Coordination with Other Human Services Programs
There are numerous intersections between Medicaid coverage and other federal and federal-state programs to assist people with disabilities. Here are a few of many such connections:
- The federal Individuals with Disabilities Education Act requires states to ensure that all children with disabilities between the ages of 3 and 21 receive a “free, appropriate public education.” Medicaid programs in many states, however, reimburse public schools for the cost of furnishing health-related services (e.g., physical, occupational, and speech therapy) to Medicaid-eligible children with disabilities. School-based health providers, however, meet the same licensure requirements as other Title XIX providers of the same service.
- A case manager for a Medicaid beneficiary may be reimbursed under Medicaid’s Targeted Case Management state plan option for assisting beneficiaries to develop individual plans of care and helping beneficiaries to access appropriate services consistent with the plan. But the case manager also may be reimbursed for assisting the same beneficiary to access non-Medicaid-reimbursable services, such as applying for food stamps or enrolling in adult education classes.
- Under various statutory authorities, a state Medicaid agency may purchase, on behalf of eligible people with disabilities, a wide range of HCB services; but room and board expenses may not be included in the cost of such services.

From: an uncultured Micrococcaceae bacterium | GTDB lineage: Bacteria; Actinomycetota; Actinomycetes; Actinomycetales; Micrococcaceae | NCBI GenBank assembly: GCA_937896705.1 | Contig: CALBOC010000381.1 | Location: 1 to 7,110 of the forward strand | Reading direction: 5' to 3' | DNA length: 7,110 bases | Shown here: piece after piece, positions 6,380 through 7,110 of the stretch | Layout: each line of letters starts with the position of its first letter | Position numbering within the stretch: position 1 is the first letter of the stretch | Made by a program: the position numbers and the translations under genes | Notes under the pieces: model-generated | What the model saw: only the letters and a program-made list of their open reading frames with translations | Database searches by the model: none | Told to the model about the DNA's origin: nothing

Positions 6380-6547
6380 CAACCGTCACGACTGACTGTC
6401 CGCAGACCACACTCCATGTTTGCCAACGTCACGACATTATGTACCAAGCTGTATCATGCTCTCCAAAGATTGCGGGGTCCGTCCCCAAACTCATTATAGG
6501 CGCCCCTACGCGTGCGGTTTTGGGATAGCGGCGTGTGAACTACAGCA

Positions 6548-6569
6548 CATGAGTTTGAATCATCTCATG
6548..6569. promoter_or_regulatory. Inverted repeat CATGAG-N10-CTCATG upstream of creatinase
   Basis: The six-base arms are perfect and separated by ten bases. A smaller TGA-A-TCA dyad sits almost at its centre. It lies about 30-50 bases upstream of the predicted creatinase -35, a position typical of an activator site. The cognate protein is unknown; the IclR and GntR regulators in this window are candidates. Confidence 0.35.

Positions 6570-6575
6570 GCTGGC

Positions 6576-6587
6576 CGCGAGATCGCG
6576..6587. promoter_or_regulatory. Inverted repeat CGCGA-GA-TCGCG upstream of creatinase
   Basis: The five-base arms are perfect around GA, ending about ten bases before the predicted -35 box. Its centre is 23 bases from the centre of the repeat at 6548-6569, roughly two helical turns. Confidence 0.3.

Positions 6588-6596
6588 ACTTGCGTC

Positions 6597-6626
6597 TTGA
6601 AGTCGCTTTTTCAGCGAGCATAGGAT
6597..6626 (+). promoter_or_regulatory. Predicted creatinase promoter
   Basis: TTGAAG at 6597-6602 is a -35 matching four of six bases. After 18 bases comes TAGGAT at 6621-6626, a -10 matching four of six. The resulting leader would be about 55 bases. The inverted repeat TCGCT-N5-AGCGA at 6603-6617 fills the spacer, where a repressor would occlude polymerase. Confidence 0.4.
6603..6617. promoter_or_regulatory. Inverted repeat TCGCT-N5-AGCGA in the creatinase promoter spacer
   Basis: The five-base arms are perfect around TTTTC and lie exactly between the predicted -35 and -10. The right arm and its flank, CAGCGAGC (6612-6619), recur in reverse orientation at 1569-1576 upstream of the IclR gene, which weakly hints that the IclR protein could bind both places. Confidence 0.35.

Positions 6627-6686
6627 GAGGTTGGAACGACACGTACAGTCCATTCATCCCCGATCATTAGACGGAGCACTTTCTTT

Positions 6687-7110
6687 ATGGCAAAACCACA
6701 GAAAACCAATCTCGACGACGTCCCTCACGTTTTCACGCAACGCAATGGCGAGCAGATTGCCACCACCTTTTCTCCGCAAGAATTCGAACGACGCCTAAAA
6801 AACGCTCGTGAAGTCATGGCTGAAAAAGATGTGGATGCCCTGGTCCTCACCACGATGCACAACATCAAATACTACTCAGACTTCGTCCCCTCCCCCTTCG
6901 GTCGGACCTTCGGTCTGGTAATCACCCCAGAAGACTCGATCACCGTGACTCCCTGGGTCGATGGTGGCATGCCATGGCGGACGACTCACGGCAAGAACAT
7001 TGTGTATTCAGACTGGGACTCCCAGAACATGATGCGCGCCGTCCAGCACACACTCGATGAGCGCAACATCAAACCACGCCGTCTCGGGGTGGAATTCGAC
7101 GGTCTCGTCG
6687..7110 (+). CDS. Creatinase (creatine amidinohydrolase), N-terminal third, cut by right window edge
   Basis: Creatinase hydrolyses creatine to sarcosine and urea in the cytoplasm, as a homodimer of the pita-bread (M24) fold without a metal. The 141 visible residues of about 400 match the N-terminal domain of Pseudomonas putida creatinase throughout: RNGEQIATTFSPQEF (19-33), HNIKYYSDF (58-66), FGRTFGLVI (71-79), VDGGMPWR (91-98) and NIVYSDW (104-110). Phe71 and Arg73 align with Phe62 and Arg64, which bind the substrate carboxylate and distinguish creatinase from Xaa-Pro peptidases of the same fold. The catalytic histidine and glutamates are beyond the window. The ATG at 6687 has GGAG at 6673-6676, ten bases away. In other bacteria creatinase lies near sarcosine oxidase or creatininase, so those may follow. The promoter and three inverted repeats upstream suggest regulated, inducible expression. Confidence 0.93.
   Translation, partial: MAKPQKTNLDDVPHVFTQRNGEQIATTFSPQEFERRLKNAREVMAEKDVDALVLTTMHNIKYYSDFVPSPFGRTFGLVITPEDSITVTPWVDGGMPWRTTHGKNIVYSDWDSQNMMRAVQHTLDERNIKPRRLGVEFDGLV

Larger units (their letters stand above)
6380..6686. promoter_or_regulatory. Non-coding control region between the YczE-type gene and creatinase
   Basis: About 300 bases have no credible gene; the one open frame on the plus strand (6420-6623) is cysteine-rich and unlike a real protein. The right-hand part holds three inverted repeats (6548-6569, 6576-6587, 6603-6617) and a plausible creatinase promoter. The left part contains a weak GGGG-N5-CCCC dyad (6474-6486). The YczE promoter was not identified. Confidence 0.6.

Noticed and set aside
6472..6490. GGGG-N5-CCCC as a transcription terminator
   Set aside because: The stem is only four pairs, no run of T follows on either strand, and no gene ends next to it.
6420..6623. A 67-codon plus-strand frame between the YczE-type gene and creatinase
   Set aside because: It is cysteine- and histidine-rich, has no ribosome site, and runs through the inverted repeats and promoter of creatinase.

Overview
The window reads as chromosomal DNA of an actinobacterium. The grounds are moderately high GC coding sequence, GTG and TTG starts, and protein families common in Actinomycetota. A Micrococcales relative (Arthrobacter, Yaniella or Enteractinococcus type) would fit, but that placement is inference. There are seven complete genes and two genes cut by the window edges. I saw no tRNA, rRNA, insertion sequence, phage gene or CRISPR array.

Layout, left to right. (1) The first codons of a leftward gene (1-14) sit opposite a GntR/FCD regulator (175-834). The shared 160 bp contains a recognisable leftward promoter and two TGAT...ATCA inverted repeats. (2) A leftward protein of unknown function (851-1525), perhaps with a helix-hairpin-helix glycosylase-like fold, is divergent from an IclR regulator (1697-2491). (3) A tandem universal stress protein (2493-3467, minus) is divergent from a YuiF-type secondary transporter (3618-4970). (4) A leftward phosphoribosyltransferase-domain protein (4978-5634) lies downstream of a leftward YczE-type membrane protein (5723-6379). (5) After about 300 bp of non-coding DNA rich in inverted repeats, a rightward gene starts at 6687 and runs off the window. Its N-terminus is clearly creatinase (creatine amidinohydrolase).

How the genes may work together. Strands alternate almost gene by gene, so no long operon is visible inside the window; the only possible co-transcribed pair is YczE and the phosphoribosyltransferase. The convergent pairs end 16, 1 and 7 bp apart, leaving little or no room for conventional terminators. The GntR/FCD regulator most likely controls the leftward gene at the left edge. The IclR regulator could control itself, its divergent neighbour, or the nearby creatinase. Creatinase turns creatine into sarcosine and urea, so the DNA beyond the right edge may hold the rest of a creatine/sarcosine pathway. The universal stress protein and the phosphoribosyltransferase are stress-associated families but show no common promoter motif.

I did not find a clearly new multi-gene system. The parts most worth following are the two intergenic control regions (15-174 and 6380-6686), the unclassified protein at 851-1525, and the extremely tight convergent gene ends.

- For years, state Medicaid agencies have collaborated with state and local housing authorities to ensure that Medicaid beneficiaries gain access to government-subsidized low-income housing. In fact, the U.S. Department of Housing and Urban Development recently announced that it was making $85 million available to state housing agencies to provide affordable supportive housing for extremely low-income people with disabilities. For the first time, housing agencies will be required to partner with state health and human services agencies, including state Medicaid agencies, to qualify for funding. [iii]
- A state Medicaid agency is required by law to maintain a memorandum of agreement with the state maternal and child health agency, and often state Medicaid agencies maintain similar collaborative agreements with the state vocational rehabilitation, developmental disabilities, and mental health agencies.
This web of interagency collaborations is yet another indication of the wide-ranging service and support needs of Medicaid beneficiaries who qualify on the basis of disability.
[i]. Eiken et al., Medicaid Expenditures for Long-Term Services and Supports.
[ii]. Instrumental activities of daily living are functions performed by a person living independently in a community setting during the course of a normal day, such as money management, shopping, telephone use, personal travel, preparation of meals, housekeeping, and taking medications in accordance with instructions.
[iii]. U.S. Department of Housing and Urban Development, “HUD Makes Available $85 Million to Fund Housing for Extremely Low-Income Persons with Disabilities,” Press Release, May 15, 2012.